Tuesday, January 3, 2012

Salaries and perks in academic hiring

In Texas, a law school dean has recently resigned amidst issues of pay equity: Univ. of Texas law school dean resigns after pay battle.

Earlier, he wrote a very illuminating letter about how competitive offers involve housing loans as well as salary.
"Common to the compensation packages offered by other schools to the candidates that we have undertaken to recruit have been non-salary commitments with substantial financial entailments.  We, too, have frequently included non-salary commitments, in the form of one-time loans. These have been accompanied with a promise on our part to defray the costs of repaying the loan in annual installments of five or seven years, provided that the recipient of the loan remains on our faculty.  Typically, these loans are aimed at the purchase of a home, and have helped to settle our new colleagues and their families in Austin.  In exchange for these loans, I have asked and received from the recipients a moral commitment to remain members of our community for at least five years. "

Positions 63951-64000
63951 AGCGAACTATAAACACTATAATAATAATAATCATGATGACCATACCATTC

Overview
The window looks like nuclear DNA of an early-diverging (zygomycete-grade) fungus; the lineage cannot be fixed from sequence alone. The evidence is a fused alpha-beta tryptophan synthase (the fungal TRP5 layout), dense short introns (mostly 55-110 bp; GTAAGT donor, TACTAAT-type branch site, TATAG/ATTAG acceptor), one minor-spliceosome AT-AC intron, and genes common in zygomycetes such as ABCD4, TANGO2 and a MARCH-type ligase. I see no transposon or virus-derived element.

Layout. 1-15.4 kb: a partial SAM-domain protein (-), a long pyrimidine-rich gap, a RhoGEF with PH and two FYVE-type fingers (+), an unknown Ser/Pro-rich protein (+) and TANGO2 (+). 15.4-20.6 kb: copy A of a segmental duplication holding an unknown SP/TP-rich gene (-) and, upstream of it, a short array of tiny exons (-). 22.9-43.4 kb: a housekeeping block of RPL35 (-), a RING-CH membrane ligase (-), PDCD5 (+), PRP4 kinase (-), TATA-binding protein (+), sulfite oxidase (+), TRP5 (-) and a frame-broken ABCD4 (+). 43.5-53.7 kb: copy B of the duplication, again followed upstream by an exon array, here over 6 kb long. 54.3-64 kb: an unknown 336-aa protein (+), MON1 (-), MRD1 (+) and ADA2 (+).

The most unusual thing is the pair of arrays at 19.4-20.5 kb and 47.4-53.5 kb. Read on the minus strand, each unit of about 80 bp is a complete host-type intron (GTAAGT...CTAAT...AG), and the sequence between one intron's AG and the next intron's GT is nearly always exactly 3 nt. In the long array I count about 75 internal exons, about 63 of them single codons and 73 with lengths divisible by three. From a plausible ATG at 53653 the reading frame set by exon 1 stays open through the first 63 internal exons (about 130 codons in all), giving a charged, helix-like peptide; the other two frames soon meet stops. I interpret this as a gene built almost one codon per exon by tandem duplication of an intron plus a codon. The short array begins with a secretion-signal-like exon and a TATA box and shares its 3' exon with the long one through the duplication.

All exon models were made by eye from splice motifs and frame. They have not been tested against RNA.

I've written before about how money often factors into whether a transaction is viewed as repugnant. That discussion is often about whether money is explicitly part of the transaction or not. But pay equity is an issue that touches on repugnance as it relates to income inequality, etc.

HT: Kim Krawiec at FL

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